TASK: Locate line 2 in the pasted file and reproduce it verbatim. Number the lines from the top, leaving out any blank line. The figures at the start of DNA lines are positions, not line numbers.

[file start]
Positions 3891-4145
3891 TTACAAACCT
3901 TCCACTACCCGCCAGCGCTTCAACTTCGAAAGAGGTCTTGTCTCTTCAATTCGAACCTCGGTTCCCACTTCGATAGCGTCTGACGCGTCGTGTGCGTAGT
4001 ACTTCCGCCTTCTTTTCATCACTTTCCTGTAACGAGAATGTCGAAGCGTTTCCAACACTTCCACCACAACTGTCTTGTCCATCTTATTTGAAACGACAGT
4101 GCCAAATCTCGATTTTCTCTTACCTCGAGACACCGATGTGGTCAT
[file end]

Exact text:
3891 TTACAAACCT